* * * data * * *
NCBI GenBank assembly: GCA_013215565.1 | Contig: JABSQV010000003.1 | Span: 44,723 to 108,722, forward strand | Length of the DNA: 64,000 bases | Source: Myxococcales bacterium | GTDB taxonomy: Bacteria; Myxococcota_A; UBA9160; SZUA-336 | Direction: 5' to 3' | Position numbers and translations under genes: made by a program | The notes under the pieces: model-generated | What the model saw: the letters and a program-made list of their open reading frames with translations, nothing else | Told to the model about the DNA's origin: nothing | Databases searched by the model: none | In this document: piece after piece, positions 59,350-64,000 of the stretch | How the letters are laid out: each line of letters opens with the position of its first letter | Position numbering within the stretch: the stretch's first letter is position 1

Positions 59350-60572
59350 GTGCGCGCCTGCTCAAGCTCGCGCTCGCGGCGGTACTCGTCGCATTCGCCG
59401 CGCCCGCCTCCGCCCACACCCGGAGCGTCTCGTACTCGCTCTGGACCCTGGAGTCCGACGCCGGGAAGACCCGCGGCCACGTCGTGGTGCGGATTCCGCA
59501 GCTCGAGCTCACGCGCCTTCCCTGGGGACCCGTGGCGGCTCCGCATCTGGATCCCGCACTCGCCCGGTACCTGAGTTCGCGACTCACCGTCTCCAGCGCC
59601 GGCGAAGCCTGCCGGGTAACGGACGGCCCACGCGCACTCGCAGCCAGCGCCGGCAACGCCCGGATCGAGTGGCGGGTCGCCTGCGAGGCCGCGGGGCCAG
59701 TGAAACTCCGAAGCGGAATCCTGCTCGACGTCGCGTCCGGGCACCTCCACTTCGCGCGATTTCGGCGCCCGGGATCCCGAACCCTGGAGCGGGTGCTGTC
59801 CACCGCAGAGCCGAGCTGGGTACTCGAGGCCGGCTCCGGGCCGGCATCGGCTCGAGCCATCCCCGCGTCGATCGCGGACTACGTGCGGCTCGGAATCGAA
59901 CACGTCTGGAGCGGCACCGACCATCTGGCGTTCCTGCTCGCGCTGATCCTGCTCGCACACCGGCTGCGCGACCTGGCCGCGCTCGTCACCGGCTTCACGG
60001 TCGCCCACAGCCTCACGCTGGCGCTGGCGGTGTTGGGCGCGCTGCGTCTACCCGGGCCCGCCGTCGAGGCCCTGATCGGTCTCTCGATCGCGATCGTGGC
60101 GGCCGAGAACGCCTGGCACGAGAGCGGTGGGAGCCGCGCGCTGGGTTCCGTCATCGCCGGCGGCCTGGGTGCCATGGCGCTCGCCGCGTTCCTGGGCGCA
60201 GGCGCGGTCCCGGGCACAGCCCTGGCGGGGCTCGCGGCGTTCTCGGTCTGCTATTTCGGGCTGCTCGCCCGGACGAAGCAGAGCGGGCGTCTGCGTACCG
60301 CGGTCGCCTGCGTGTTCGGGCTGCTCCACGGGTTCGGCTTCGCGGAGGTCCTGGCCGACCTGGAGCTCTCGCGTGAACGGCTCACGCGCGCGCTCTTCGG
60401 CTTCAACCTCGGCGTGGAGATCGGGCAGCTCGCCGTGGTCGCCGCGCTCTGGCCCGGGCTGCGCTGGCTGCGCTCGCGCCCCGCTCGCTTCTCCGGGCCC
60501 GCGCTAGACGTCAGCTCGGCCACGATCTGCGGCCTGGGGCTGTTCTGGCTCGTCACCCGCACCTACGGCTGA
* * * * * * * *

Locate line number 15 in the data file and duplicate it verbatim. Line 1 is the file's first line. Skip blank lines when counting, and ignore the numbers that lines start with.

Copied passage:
60501 GCGCTAGACGTCAGCTCGGCCACGATCTGCGGCCTGGGGCTGTTCTGGCTCGTCACCCGCACCTACGGCTGA